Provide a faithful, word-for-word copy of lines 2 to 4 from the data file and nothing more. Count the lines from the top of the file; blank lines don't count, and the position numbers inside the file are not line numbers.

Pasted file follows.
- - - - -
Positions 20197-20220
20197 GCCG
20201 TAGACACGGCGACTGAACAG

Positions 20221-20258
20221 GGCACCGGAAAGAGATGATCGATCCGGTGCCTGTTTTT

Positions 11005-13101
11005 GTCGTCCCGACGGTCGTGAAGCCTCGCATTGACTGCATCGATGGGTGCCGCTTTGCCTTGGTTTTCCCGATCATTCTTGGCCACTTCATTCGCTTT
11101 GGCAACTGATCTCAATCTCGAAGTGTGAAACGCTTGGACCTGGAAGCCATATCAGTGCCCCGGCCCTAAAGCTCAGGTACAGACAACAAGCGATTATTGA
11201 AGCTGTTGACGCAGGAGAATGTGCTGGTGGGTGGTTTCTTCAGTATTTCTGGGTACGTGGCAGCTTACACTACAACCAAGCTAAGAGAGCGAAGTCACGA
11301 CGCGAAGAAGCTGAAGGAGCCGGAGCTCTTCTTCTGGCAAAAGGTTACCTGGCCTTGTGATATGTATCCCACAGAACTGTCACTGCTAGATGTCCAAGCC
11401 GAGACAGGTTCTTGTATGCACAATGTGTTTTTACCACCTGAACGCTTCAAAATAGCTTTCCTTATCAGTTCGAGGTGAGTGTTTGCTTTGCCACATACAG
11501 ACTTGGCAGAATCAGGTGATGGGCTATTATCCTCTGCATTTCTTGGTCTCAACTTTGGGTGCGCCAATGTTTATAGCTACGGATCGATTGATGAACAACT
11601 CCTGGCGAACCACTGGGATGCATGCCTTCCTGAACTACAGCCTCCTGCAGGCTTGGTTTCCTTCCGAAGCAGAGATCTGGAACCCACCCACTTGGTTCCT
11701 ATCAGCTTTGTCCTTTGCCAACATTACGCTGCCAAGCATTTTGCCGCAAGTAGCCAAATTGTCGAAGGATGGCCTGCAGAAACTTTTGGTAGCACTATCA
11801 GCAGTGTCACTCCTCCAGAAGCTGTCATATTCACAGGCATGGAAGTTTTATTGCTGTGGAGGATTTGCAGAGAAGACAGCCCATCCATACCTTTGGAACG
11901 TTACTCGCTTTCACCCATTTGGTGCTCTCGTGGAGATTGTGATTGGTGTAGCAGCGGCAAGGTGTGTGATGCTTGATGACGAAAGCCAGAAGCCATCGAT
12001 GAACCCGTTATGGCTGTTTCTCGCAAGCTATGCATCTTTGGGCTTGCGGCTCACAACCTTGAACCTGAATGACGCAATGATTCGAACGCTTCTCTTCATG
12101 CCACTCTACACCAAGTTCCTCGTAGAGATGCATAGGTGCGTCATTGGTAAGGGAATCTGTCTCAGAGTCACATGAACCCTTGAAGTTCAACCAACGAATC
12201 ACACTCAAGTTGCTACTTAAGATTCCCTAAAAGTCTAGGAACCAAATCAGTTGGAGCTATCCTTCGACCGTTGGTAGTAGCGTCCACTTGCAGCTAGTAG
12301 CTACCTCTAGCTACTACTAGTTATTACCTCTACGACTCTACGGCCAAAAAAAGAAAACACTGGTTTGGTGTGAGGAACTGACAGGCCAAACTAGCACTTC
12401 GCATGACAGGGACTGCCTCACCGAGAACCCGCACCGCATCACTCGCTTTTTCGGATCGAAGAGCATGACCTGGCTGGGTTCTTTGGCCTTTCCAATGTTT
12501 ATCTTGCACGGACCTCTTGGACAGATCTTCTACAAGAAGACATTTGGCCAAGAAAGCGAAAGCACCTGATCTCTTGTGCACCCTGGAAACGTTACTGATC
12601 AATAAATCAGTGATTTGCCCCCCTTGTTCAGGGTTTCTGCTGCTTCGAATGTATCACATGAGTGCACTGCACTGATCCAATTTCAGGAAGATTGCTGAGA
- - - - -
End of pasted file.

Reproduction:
20197 GCCG
20201 TAGACACGGCGACTGAACAG

Positions 20221-20258